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NY K84554

April 20, 2004

MAR-2 RR:NC:1:102 K84554


Ms. Heather Ganley
Taco, Inc.
1160 Cranston St.
Cranston, RI 02920


Dear Ms. Ganley:

This is in response to your letter dated March 24, 2004 requesting a ruling on behalf of Taco. The issue raised in your request is whether country of origin marking is required on an imported bronze valve body and cap for use in the manufacture of a “Vortech” air separator. Descriptive information and a sample were submitted.

The marking statute, section 304, Tariff Act of 1930, as amended (19 U.S.C. 1304), provides that, unless excepted, every article of foreign origin (or its container) imported into the U.S. shall be marked in a conspicuous place as legibly, indelibly and permanently as the nature of the article (or its container) will permit, in such a manner as to indicate to the ultimate purchaser in the U.S. the English name of the country of origin of the article. Part 134, Customs Regulations (19 CFR Part 134) implements the country of origin marking requirements and exceptions of 19 USC 1304.

Section 134.1(d), defines the ultimate purchaser as generally the last person in the U.S. who will receive the article in the form in which it was imported. 19 CFR 134.1(d)(1) states that if an imported article will be used in manufacture, the manufacturer may be the ultimate purchaser if the manufacturer subjects the imported article to a process which results in a substantial transformation of the article. An article used in manufacture that results in an article having a name, character or use differing from that of the constituent article will be considered substantially transformed and that the manufacturer or processor will be considered the ultimate purchaser of the constituent materials. Pursuant 19 CFR 134.35, in such circumstances, the imported article is excepted from marking and only the outermost container is required to be marked.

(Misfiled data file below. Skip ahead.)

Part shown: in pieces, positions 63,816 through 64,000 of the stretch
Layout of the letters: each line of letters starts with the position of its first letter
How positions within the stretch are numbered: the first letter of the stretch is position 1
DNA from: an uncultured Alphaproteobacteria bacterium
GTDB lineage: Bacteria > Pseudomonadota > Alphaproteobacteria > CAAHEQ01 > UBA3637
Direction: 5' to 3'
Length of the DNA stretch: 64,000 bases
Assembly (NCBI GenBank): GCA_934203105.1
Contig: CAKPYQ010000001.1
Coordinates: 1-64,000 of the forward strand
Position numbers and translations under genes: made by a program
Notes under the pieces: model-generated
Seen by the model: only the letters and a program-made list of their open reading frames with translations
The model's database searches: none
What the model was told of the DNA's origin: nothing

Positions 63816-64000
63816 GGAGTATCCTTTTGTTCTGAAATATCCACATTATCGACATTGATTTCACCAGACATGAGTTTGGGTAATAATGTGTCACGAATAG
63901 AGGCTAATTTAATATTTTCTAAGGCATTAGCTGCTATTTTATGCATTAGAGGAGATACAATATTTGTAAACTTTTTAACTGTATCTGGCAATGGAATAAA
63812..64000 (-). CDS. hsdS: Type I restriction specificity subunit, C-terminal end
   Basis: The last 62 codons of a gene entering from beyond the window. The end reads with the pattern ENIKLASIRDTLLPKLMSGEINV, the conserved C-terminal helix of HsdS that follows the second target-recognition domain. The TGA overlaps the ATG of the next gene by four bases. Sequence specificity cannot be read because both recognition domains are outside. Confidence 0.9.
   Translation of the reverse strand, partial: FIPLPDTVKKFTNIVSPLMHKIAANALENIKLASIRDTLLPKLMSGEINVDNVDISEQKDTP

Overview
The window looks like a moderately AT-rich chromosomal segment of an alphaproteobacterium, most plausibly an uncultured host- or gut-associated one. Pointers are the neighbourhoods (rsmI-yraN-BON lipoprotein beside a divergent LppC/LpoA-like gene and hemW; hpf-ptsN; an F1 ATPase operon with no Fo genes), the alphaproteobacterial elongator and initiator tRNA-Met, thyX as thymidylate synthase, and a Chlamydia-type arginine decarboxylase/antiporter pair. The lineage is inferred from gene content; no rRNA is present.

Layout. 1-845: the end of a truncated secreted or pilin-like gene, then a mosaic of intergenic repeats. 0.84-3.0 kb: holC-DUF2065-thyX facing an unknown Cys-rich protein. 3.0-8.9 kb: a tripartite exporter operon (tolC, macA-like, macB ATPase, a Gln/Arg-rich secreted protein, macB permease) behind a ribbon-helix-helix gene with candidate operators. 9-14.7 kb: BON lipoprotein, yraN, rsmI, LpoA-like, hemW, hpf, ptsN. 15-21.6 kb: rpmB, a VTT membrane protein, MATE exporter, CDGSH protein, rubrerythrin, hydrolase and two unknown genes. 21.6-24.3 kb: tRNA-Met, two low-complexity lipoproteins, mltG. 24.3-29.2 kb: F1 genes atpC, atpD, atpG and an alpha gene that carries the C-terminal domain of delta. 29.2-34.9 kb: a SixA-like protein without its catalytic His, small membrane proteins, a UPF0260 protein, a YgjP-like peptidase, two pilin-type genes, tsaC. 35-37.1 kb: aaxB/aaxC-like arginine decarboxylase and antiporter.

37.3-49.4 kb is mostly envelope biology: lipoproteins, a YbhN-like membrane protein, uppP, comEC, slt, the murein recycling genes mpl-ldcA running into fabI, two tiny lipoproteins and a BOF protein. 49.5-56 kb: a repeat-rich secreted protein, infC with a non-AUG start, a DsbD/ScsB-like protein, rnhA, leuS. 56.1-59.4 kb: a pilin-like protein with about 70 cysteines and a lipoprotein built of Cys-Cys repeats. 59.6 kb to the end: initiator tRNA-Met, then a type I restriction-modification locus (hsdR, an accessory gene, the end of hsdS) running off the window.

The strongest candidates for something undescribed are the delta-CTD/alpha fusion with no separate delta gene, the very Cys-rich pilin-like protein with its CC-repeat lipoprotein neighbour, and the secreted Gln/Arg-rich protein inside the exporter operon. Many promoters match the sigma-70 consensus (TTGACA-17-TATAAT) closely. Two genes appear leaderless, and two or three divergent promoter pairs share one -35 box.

In your request you indicate that the valve body and cap are imported from Brazil. Taco then assembles the imported components with other components, which include a steel screen baffle plate and an automatic air vent, to produce a complete air separator for use in hydronic heating systems. You request that the valve body and cap be excepted from individual marking because they are substantially transformed by assembly operations performed by Taco, and that Taco is the ultimate purchaser of the subject valve body and cap.

Based on the information provided we find that the imported valve body and cap are substantially transformed into an article with a new name, character or use, when incorporated with other components to produce a finished air separation device. Accordingly, Taco is the ultimate purchaser of the valve body and cap.

In accordance with 19 CFR 134.35, the valve body and cap, provided that they are used by Taco in the assembly of an air separator and not sold separately in their condition as imported, are excepted from individual marking. Only the outermost container of the imported valve body and cap must be marked to indicate Brazil as the country of origin.

This ruling is being issued under the provisions of Part 177 of the Customs Regulations (19 CFR Part 177).

A copy of the ruling or the control number indicated above should be provided with the entry documents filed at the time this merchandise is imported. If you have any questions regarding the ruling, contact National Import Specialist Kenneth T. Brock at 646-733-3009.


Robert B. Swierupski

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